OBJECTIVE: To determine the impact of oil-based versus water-based contrast on pregnancy and live birth rates ≤5 years after hysterosalpingography (HSG) in infertile women.
DESIGN: A 5-year follow-up study of a multicenter randomized trial.
PATIENT(S): Infertile women with an ovulatory cycle, 18-39 years of age, and having a low risk of tubal pathology.
INTERVENTION(S): Use of oil-based versus water-based contrast during HSG.
MAIN OUTCOME MEASURE(S): Ongoing pregnancy, live births, time to ongoing pregnancy, second ongoing pregnancy.
RESULT(S): A total of 1,119 women were randomly assigned to HSG with oil-based contrast (n = 557) or water-based contrast (n = 562). After 5 years, 444 of 555 women in the oil group (80.0%) and 419 of 559 women in the water group (75.0%) had an ongoing pregnancy (relative risk [RR] 1.07; 95% confidence interval [CI] 1.00-1.14), and 415 of 555 women in the oil group (74.8%) and 376 of 559 women in the water group (67.3%) had live births (RR 1.11; 95% CI 1.03-1.20). In the oil group, 228 pregnancies (41.1%) were conceived naturally versus 194 (34.7%) pregnancies in the water group (RR 1.18; 95% CI 1.02-1.38). The time to ongoing pregnancy was significantly shorter in the oil group versus the water group (10.0 vs. 13.7 months; hazard ratio, 1.25; 95% CI 1.09-1.43). No difference was found in the occurrence of a second ongoing pregnancy.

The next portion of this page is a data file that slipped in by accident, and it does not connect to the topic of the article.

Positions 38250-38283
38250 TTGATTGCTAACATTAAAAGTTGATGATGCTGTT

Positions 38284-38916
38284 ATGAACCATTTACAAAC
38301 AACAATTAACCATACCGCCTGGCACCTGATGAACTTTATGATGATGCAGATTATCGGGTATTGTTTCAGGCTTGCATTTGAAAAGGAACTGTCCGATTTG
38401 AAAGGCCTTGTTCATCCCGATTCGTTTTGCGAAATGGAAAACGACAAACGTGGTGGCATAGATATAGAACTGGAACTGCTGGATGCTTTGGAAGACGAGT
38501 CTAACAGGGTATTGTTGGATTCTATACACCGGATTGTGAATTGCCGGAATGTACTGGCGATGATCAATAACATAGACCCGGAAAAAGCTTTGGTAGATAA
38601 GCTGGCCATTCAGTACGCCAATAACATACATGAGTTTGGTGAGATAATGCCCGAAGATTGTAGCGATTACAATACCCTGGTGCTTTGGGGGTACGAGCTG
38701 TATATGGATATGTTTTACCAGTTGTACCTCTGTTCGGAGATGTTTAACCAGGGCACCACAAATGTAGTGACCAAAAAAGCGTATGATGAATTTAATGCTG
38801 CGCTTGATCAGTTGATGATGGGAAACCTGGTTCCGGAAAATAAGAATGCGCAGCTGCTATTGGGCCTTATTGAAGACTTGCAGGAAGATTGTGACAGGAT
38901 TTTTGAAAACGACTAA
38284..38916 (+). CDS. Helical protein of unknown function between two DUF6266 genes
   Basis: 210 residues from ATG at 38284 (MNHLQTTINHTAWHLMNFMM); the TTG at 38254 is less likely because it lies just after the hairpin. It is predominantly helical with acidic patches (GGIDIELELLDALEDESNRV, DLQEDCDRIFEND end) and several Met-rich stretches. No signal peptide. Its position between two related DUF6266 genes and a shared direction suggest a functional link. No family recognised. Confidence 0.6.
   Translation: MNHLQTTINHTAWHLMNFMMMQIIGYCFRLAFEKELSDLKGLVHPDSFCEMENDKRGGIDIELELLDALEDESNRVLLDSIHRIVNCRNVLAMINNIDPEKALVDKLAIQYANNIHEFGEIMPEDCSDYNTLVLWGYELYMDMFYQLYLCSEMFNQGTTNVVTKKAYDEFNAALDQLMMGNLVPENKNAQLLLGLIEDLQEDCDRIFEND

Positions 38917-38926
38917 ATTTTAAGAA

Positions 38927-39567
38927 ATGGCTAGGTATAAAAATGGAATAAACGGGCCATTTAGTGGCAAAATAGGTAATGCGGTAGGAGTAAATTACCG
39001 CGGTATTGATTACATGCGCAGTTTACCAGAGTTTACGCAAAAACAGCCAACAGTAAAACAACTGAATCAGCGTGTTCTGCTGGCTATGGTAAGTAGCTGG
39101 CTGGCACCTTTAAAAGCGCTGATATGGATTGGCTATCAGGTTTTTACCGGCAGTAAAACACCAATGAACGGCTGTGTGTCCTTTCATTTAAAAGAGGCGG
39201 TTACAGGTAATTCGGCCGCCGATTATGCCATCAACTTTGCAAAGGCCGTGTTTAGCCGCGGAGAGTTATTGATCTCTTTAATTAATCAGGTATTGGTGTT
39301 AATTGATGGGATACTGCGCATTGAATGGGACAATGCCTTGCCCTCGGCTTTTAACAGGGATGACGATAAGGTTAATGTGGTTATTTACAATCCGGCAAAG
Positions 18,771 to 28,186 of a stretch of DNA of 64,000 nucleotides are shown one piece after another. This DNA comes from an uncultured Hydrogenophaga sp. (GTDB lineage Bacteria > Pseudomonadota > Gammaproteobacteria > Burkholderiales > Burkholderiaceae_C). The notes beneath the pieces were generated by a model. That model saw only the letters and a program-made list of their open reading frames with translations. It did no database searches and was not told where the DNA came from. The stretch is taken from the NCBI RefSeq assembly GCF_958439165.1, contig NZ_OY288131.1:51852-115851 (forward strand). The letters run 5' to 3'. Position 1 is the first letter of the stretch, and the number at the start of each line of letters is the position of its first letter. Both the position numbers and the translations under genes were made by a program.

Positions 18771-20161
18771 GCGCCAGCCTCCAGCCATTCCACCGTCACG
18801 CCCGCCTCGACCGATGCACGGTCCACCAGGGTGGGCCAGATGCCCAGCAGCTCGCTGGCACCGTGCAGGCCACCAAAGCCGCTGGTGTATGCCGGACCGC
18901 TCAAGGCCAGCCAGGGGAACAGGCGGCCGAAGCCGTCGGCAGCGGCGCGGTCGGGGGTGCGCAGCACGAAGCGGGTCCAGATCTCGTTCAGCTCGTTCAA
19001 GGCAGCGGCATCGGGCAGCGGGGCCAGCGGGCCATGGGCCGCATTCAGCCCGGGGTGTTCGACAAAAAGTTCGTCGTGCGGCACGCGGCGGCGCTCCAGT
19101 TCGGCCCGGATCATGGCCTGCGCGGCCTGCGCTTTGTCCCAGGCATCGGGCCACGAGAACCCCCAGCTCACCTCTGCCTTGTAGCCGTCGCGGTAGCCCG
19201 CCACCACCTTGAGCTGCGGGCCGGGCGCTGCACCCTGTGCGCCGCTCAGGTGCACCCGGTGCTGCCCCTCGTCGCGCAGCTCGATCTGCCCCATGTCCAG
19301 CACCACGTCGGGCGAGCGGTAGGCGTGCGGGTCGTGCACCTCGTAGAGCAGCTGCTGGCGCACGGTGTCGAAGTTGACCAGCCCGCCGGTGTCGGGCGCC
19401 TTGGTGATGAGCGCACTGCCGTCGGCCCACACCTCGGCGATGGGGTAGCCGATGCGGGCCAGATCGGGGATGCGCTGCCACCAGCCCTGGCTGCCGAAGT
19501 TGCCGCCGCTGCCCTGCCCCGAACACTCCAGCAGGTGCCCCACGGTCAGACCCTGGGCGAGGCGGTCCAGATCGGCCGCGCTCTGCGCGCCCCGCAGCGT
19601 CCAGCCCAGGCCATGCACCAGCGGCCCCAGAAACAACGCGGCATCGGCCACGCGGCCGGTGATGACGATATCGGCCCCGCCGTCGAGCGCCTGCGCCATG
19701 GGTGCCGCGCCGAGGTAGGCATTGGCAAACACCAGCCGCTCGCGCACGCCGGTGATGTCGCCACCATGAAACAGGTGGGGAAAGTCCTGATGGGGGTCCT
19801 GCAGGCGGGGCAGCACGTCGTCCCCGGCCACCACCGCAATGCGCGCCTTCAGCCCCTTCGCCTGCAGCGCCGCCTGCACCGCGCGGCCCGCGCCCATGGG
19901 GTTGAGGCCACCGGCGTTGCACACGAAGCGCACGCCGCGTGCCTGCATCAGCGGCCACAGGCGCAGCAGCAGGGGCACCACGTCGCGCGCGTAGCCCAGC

CONCLUSION(S): During a 5-year time frame, ongoing pregnancy and live birth rates are higher after tubal flushing with oil-based contrast during HSG compared with water-based contrast. More pregnancies are naturally conceived and time to ongoing pregnancy is shorter after HSG with oil-based contrast.
CLINICAL TRIAL REGISTRATION NUMBER: Netherlands Trial Register (NTR) 3270 and NTR6577(www.trialregister.nl).